Designed, sealed, delivered - Offsite manufactured homes
A new report calls on the Mayor of London to use his powers to kick-start a 21st Century housing revolution - offsite manufactured homes (OSM) are a new industrial sector for the UK, which London could be leading.
In “Designed, sealed, delivered: The contribution of offsite manufactured homes to solving London's housing crisis” the Planning Committee calls on Mayor Sadiq Khan to create a standard design code for OSM designating public land, resources and planning powers to incentivise the sector.
London needs 50,000 new homes a year to meet its growing needs. To reach this target, an innovative approach is vital. In the seventies, factory-built housing contributed significantly to supply. The new model of factory manufactured homes is light years away from this. Today’s builders and manufacturers are producing offsite manufactured homes (OSM), characterised by high quality, digital design, precision engineering and eco-efficient performance.
- The wide variety of homes that OSM now produces can meet the needs of all Londoners: families with children, older people and single households. The business model is particularly suitable for rental accommodation at all income levels.
- Their shallow foundations, lightweight construction and acoustic performance lend themselves to constrained sites, such as those with tunnels below or next to railway lines, as well as decking over other sites.
- OSM buildings can be built and occupied in half the time of conventional buildings, requiring fewer vehicles to transport materials to site, which massively reduces traffic, pollution, noise and disruption, in turn improving local air quality.
- OSM homes work for a range of densities, whether on large-scale developments or small infill sites between existing buildings.
- As well as the housing challenge, OSM meets many of London’s strategic objectives, in terms of skills, jobs, reducing fuel poverty and carbon emissions.
The report's recommendations to the Mayor of London include:
- Provide clear and strong leadership in raising the awareness of OSM’s potential.
- Work towards defining and adopting a Manufactured Housing Design Code.
- Look at the potential of using TfL-owned land to stimulate the OSM sector.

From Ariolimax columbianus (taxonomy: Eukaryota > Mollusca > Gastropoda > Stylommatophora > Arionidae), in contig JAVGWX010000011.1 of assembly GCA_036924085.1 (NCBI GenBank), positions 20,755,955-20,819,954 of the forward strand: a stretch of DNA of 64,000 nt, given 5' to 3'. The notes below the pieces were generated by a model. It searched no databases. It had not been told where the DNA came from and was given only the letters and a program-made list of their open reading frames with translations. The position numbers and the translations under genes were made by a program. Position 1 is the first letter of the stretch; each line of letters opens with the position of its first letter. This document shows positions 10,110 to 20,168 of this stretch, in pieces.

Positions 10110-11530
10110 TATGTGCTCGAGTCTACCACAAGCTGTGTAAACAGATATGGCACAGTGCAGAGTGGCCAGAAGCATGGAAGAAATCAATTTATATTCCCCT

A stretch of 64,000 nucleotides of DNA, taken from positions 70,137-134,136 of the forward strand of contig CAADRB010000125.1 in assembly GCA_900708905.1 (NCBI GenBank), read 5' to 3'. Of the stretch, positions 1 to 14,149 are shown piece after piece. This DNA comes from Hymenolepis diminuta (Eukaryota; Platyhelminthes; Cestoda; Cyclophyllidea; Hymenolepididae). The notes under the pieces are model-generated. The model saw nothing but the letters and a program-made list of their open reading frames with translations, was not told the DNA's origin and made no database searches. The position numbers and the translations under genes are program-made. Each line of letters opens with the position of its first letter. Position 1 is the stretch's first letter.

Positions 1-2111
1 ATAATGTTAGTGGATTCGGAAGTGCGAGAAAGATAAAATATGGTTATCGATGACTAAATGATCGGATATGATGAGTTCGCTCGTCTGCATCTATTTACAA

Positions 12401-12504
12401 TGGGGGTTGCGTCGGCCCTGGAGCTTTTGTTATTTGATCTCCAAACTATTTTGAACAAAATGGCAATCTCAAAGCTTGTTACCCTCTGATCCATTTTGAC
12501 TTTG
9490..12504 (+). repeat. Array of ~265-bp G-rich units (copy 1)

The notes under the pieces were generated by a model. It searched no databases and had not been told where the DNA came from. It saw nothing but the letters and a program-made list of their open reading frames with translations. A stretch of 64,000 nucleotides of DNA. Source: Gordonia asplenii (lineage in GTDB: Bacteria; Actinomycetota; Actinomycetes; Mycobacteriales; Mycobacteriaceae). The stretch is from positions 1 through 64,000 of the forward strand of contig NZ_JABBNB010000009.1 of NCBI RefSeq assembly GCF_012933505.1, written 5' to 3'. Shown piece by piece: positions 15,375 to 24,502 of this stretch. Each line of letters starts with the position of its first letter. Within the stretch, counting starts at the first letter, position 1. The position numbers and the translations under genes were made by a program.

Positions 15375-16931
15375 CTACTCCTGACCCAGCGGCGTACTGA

- Set up a dedicated OSM-specific procurement framework for London.
Mark Farmer, Chief Executive of Cast Consultancy and author of the Farmer Review, said:
“This timely report sends an unequivocal message to the Mayor of London that now is the time to show strong political leadership to establish a mainstream precision manufactured housing market in the capital. It could underpin ambitions not just for housing, but wider economic growth.
There is also a great opportunity for the Mayor to bring together different policy recommendations from across the political spectrum and also connect emerging policy in this area to his separate 'Skills for Londoners' manifesto commitment and the Construction Academy Scheme initiative. Future skills in construction may look very different to what we currently see on a building site, and we should be planning ahead for this in London right now."
Christy Hayes, CEO at Tide Construction Ltd, currently the UK’s biggest OSM developer, said:
“This is an extremely welcome report that makes some excellent recommendations for driving demand in offsite construction. The single most important thing needed for companies investing in OSM housing is certainty of demand. If, by becoming a market maker, the Mayor can drive continuous growing demand for offsite manufactured homes, we will see significant investment in this sector which can only be good for everyone.”
Rory O’Hagan, Director at Assael Architecture, the practice behind Essential Living’s award-winning modular build to rent scheme in Greenwich and also Legal & General’s first two build to rent projects, said:
“Having a standardised design code will increase familiarity, lower barriers to entry for manufacturers and de-risk financing through advocating a design approach that unleashes the full potential of offsite technology. This means revisiting some guidance in the existing London Plan in terms of apartment building design, which just isn’t suited to optimising offsite technology. With strong strategic leadership, the mayor can ensure we get the most out of this exciting opportunity.”
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